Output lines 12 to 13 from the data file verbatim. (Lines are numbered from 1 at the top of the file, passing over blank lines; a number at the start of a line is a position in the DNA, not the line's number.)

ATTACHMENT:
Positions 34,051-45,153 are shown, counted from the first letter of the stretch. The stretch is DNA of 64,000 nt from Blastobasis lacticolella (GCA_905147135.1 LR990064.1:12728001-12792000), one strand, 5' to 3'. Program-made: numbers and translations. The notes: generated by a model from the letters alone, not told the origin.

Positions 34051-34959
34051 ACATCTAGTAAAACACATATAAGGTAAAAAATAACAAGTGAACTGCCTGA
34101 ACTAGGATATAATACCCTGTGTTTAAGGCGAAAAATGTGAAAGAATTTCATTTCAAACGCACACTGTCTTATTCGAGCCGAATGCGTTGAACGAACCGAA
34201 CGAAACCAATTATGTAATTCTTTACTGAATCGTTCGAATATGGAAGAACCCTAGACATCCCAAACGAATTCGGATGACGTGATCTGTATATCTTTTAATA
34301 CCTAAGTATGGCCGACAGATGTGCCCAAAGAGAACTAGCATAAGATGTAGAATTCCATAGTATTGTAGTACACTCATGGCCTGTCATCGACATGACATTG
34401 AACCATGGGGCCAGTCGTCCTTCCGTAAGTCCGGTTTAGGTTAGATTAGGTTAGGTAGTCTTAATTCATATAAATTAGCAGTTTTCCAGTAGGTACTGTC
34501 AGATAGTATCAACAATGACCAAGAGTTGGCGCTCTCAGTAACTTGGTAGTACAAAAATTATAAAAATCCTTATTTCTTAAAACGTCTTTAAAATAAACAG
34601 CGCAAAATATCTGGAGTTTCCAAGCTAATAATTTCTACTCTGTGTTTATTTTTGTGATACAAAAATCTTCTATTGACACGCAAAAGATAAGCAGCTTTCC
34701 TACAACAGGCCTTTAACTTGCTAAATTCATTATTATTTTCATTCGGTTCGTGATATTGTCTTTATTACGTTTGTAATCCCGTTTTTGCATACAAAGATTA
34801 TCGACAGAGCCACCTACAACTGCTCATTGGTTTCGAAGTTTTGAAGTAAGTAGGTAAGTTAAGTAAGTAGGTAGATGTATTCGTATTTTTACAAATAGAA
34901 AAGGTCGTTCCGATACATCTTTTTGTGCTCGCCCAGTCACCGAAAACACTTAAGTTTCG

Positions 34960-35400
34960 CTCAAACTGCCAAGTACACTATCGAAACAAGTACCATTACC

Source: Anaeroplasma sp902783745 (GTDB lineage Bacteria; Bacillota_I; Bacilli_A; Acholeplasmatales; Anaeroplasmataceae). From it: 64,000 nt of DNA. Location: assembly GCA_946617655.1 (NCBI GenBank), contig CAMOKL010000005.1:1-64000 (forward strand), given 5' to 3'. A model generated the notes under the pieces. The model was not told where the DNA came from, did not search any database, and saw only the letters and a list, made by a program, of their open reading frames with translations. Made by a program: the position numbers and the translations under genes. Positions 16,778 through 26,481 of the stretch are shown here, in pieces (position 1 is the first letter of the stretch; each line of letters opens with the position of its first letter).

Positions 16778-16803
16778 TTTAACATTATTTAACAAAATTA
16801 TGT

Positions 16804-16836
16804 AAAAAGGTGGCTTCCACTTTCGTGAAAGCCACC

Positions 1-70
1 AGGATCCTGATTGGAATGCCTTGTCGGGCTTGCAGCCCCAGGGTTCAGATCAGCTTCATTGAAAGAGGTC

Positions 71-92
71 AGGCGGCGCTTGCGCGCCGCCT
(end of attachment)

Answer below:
34901 AAGGTCGTTCCGATACATCTTTTTGTGCTCGCCCAGTCACCGAAAACACTTAAGTTTCG

Positions 34960-35400